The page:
HomeBrowseAdvanced SearchAboutHelpContact

Register of the Andrew E. Gibson Papers

Biographical/Historical Note

Rear Admiral Bern Anderson was born in Kansas City, Missouri, on June 12, 1900, to Andrew and Hattie Anderson. After a year at Kansas City Junior College, he entered the U.S. Naval Academy in 1917 and graduated in 1920 with the class of 1921-A.

From 1920 to 1927, he served in USS CHARLESTON in the Pacific Fleet and in USS JACOB JONES, USS YARBOROUGH and USS TEXAS in the Atlantic Fleet. In September 1927, he married Elizabeth Stanton of Staten Island, New York, daughter of mural painter and maritime historian Samuel Ward Stanton, editor of The Nautical Gazette. Assigned to the Asiatic Station, they lived in Shanghai where their daughter, Joan Elizabeth, was born in 1930. Anderson's years in the Far East were both preceded and followed by tours with the Navy Department's Communications and Engineering Departments.

In 1934, he assumed command of USS SWALLOW, which was assigned to Alaskan waters. During his tour there, he received a Department of Commerce License as Master of Ocean Vessels and won endorsement as a pilot in southwestern and southeastern Alaskan waters. Prior to the outbreak of World War II in Europe, he served as Recruit Training Officer at the Naval Training Station in Great Lakes, Illinois.

During the nineteen thirties, he began his career as an author, writing articles for the U.S. Naval Institute Proceedings on topics dealing with the political situation in China, the site of a recent assignment. His interest in history studies and historical writing continued throughout his naval career and well into retirement.

When the United States declared war on Japan in December 1941, Anderson was serving as navigator of the USS MISSISSIPPI with the Atlantic Fleet in Iceland. In May and June of 1942 he served as commanding officer of USS VIXEN, flagship of the Commander in Chief, U.S. Fleet, and then attended the senior course at the Naval War College, Newport RI.

During 1943 and 1944, he served as planning and control officer on the staff of Commander, Seventh Amphibious Force, where he participated in Operation Hollandia, the invasion of New Guinea, and subsequent invasions in the Admiralties and New Britain. He was awarded the Legion of Merit for heroism there. A two year assignment on the staff of the Naval War College's Strategy Department followed service in the Pacific.

After two years with the Atlantic Fleet Amphibious Force, he returned again to the Naval War College as Head of the Strategy and Tactics Department. He retired in 1950 and was promoted to Rear Admiral on the retired list.

In retirement, Anderson pursued history studies at Harvard University, earning an M.A. in 1951 and a Ph.D. in 1952. His dissertation on the explorer George Vancouver was expanded into a book, Surveyor of the Sea: The Life and Voyages of Captain George Vancouver, published by the University of Washington Press.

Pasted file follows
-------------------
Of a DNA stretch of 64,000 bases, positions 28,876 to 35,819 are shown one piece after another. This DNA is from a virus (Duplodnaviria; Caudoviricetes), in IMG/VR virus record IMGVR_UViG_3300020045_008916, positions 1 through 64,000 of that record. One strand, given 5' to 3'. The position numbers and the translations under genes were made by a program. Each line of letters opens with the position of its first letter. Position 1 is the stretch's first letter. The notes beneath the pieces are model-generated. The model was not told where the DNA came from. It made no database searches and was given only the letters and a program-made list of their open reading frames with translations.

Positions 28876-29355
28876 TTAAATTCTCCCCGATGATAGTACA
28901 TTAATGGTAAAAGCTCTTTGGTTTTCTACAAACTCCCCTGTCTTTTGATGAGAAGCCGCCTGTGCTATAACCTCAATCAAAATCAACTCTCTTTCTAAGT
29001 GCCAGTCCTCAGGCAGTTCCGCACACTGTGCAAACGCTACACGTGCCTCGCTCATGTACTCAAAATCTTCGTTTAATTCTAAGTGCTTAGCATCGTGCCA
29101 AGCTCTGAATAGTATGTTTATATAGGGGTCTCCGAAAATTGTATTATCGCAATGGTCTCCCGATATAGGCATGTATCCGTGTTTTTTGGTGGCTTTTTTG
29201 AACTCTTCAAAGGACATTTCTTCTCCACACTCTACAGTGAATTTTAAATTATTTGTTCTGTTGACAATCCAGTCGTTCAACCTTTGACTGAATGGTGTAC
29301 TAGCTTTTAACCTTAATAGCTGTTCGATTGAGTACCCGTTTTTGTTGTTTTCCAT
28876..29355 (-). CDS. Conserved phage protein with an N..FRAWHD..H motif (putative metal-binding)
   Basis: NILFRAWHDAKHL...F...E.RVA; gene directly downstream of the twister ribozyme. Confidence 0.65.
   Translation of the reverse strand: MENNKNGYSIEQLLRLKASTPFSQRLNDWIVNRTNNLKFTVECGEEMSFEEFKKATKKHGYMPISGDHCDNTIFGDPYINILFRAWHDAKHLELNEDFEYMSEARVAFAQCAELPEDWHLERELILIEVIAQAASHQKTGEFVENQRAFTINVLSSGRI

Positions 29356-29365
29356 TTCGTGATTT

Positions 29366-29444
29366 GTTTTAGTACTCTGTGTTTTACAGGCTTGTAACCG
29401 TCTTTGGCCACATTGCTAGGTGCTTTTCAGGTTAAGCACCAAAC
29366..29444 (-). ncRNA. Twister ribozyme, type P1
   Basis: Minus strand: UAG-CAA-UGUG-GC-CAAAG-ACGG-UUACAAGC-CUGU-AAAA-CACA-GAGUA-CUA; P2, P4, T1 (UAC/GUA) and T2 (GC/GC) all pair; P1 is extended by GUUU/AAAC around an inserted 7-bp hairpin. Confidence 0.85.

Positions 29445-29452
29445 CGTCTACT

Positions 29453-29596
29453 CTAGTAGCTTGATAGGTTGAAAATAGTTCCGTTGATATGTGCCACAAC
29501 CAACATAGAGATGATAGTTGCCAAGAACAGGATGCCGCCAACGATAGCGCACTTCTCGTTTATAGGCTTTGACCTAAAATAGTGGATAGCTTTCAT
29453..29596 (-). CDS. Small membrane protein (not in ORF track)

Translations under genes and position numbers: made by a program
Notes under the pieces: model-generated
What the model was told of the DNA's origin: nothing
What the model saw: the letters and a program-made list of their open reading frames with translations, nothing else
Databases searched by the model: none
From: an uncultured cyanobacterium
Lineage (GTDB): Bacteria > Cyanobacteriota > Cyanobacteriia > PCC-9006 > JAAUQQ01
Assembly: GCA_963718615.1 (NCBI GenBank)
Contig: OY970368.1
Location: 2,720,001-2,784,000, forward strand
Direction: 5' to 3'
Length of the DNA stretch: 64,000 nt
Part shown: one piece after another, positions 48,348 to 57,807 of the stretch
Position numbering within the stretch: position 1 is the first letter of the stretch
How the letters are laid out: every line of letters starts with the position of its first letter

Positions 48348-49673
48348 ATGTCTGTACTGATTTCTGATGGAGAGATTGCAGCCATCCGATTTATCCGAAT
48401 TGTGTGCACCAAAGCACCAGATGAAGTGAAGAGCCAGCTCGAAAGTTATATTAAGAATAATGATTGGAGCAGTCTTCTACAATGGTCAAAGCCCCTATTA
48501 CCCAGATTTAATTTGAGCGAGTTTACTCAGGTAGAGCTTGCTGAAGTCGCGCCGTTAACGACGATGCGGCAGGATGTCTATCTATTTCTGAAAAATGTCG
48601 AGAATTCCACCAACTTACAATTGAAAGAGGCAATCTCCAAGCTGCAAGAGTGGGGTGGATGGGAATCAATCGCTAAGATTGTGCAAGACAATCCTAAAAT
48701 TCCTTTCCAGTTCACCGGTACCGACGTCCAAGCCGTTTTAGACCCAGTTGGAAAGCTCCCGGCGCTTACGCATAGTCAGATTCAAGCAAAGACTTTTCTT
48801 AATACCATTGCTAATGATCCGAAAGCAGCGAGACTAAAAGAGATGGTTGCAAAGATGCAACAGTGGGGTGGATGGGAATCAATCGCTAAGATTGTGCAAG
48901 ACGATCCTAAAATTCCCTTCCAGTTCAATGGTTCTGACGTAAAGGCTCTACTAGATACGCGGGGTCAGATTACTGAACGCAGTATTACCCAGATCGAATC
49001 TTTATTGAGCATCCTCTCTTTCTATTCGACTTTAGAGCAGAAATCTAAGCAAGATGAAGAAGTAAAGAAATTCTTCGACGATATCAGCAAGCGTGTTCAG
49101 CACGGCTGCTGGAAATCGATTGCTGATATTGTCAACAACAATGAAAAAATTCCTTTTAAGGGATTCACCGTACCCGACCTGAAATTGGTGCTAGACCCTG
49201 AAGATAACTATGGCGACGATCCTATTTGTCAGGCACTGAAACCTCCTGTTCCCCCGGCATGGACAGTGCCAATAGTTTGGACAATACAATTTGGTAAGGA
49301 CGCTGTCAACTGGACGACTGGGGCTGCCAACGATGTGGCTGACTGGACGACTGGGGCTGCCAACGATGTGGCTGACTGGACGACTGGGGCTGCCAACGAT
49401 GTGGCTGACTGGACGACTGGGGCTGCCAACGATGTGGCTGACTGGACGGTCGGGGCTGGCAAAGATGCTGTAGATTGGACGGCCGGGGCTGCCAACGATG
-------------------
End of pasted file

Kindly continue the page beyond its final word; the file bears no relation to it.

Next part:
Recalled to active duty, he was assigned to the Naval War College from 1952-1960 where he served as a research associate of Samuel Eliot Morison in preparing The History of U.S. Naval Operations in World War II. Anderson's second book, By Sea and by River: the Naval History of the Civil War, was published in 1962 by Alfred Knopf.

RADM Anderson died in 1963 at the Naval Hospital in Newport. His widow, Mrs. Elizabeth Anderson, lives in Jamestown, RI and his daughter, Joan Stickley, in Washington, D.C.

Anderson's medals and decorations include the Victory Medal, Atlantic Fleet clasp (World War I), the Yangtze Campaign Medal, the American Service Defense Medal, the European-African-Middle Eastern Campaign Medal, the Asiatic-Pacific Campaign Medal with three battle stars, the World War II Victory Medal, and the Legion of Merit with Combat V.


  • 1900 June 12, Born, Kansas City, MO.
  • 1917 Appointment to U.S. Naval Academy, Annapolis, MD.
  • 1918 Midshipman Cruise, USS WISCONSIN (BB-9).
  • 1920 June 4, Graduated, U.S. Naval Academy (class of 1921-A); Commissioned Ensign.
  • 1920-1921 USS CHARLESTON (CA-19).
  • 1921 USS JACOB JONES (DD-130).
  • 1921-1926 USS YARBOROUGH (DD-314).
  • 1926 USS TEXAS (BB-35).
  • 1927-1929 Navy Department, Office of the Chief of Naval Operations, Communications Division.
  • 1929-1932 Commander-in-Chief, Asiatic Fleet, USS PITTSBURGH (AC-4) and USS HOUSTON (CA-30), Staff.
  • 1932-1934 Navy Department, Bureau of Engineering.
  • 1934-1937 USS SWALLOW, (AM-42), CO.
  • 1937-1939 Naval Training Station, Great Lakes, ILL., Recruit Training Officer.
  • 1939-1941 USS MISSISSIPPI (BB-41), Navigator.
  • 1942 USS VIXEN (PG-53), CO; Naval War College, Student; Promoted to Captain.
  • 1943-1944 Commander Seventh Amphibious Force, Planning and Control Officer.
  • 1944-1946 Strategy Department, Naval War College, Staff.
  • 1946-1948 Atlantic Fleet Amphibious Force, CO, Transport Division 22; Chief of Staff, CO, Amphibious Force Two.
  • 1948-1950 Strategy and Tactics Department, Naval War College, Head.
  • 1950 June 30, Retired; Promoted to Rear Admiral.
  • 1951 Harvard University, M.A.
  • 1952 Harvard University, Ph.D.; Returned to Active Duty.
  • 1952-1960 Naval War College, Research Associate of Samuel Eliot Morison for The History of U.S. Naval Operations in World War II.
  • 1963 February 12, Died, Newport, RI.